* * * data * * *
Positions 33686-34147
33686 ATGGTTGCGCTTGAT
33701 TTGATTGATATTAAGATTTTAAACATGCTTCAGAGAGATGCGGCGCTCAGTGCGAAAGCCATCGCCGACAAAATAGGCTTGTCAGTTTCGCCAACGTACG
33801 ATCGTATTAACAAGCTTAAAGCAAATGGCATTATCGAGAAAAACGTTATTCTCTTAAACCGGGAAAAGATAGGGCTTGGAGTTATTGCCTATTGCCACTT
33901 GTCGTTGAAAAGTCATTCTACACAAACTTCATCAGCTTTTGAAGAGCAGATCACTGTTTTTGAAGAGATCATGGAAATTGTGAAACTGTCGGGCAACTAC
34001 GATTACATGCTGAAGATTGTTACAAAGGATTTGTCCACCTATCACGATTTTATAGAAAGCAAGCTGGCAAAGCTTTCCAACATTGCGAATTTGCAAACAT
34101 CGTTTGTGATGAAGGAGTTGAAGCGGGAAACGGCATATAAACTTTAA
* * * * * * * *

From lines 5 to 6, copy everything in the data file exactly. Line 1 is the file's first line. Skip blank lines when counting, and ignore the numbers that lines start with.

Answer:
33901 GTCGTTGAAAAGTCATTCTACACAAACTTCATCAGCTTTTGAAGAGCAGATCACTGTTTTTGAAGAGATCATGGAAATTGTGAAACTGTCGGGCAACTAC
34001 GATTACATGCTGAAGATTGTTACAAAGGATTTGTCCACCTATCACGATTTTATAGAAAGCAAGCTGGCAAAGCTTTCCAACATTGCGAATTTGCAAACAT